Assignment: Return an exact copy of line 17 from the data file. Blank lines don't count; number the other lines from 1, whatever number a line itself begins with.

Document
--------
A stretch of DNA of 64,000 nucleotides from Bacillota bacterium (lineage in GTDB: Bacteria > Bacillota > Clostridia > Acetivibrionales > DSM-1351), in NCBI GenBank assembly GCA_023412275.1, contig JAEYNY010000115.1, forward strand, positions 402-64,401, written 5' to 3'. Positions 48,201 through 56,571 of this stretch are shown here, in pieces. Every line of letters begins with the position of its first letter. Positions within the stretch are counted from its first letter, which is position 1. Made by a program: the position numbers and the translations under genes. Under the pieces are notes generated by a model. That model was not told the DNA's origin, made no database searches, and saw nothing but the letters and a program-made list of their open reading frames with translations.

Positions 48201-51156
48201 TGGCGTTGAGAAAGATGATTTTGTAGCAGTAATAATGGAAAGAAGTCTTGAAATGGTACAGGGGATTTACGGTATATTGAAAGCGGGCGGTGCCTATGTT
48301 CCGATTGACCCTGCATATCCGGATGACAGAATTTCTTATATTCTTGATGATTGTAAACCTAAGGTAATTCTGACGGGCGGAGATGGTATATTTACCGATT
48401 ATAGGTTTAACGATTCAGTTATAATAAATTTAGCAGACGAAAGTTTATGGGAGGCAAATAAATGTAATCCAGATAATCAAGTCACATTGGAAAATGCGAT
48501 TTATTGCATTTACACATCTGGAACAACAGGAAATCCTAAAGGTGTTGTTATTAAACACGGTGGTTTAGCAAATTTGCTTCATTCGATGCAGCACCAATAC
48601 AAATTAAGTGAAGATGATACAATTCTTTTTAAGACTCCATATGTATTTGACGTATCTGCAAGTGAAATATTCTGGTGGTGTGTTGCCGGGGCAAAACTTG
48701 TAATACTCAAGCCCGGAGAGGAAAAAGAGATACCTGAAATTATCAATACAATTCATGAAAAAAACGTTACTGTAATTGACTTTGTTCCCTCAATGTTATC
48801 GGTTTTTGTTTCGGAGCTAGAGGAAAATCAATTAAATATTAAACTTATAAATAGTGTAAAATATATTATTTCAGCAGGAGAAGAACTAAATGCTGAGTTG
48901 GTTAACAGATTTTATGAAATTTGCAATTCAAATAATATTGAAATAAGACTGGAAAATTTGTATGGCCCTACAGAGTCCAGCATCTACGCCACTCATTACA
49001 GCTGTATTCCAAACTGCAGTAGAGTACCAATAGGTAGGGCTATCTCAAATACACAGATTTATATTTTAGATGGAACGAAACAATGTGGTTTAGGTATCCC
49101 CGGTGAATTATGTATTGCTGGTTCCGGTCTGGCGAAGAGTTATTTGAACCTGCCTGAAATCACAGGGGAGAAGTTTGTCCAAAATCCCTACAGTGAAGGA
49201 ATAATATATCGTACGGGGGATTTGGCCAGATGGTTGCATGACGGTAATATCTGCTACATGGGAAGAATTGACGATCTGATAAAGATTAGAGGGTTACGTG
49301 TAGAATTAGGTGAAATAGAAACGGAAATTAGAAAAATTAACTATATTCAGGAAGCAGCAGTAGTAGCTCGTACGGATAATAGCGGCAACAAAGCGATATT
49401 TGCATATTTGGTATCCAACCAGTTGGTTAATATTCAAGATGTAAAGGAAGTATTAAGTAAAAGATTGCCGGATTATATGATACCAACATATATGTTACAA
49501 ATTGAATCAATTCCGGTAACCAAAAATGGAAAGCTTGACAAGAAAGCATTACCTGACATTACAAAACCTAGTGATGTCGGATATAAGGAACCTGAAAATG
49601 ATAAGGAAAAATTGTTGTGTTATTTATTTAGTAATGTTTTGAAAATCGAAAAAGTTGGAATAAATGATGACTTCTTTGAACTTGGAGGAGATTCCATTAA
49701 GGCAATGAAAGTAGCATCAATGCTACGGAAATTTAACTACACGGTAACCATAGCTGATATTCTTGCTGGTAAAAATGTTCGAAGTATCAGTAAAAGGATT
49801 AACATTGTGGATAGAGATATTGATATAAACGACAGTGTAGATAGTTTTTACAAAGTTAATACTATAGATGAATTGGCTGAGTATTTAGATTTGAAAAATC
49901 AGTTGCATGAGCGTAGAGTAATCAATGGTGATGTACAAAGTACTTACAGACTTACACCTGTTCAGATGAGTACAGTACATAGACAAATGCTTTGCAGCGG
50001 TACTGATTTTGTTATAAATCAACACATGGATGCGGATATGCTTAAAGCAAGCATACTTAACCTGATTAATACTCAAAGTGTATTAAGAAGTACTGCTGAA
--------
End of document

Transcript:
49601 ATAAGGAAAAATTGTTGTGTTATTTATTTAGTAATGTTTTGAAAATCGAAAAAGTTGGAATAAATGATGACTTCTTTGAACTTGGAGGAGATTCCATTAA